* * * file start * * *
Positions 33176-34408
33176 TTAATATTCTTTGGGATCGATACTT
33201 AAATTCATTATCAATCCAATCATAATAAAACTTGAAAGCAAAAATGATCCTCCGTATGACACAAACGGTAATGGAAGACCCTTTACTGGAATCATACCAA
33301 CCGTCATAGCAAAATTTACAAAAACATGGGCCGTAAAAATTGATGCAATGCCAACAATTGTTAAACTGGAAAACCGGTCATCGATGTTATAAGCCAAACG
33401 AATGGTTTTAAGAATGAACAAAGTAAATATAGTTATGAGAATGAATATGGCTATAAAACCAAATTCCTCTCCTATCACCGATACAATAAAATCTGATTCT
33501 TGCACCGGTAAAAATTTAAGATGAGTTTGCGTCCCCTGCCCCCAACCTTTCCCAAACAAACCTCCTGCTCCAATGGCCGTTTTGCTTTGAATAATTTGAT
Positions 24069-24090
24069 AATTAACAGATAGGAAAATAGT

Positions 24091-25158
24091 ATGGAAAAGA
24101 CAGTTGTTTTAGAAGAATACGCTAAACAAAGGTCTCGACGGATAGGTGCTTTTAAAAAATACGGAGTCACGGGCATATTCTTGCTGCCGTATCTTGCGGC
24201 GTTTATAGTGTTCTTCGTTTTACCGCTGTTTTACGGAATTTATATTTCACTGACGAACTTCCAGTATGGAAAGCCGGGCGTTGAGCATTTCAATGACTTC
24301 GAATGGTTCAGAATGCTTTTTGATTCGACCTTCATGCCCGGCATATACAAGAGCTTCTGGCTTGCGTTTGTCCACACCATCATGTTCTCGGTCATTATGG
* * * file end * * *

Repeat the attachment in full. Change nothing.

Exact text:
Positions 33176-34408
33176 TTAATATTCTTTGGGATCGATACTT
33201 AAATTCATTATCAATCCAATCATAATAAAACTTGAAAGCAAAAATGATCCTCCGTATGACACAAACGGTAATGGAAGACCCTTTACTGGAATCATACCAA
33301 CCGTCATAGCAAAATTTACAAAAACATGGGCCGTAAAAATTGATGCAATGCCAACAATTGTTAAACTGGAAAACCGGTCATCGATGTTATAAGCCAAACG
33401 AATGGTTTTAAGAATGAACAAAGTAAATATAGTTATGAGAATGAATATGGCTATAAAACCAAATTCCTCTCCTATCACCGATACAATAAAATCTGATTCT
33501 TGCACCGGTAAAAATTTAAGATGAGTTTGCGTCCCCTGCCCCCAACCTTTCCCAAACAAACCTCCTGCTCCAATGGCCGTTTTGCTTTGAATAATTTGAT
Positions 24069-24090
24069 AATTAACAGATAGGAAAATAGT

Positions 24091-25158
24091 ATGGAAAAGA
24101 CAGTTGTTTTAGAAGAATACGCTAAACAAAGGTCTCGACGGATAGGTGCTTTTAAAAAATACGGAGTCACGGGCATATTCTTGCTGCCGTATCTTGCGGC
24201 GTTTATAGTGTTCTTCGTTTTACCGCTGTTTTACGGAATTTATATTTCACTGACGAACTTCCAGTATGGAAAGCCGGGCGTTGAGCATTTCAATGACTTC
24301 GAATGGTTCAGAATGCTTTTTGATTCGACCTTCATGCCCGGCATATACAAGAGCTTCTGGCTTGCGTTTGTCCACACCATCATGTTCTCGGTCATTATGG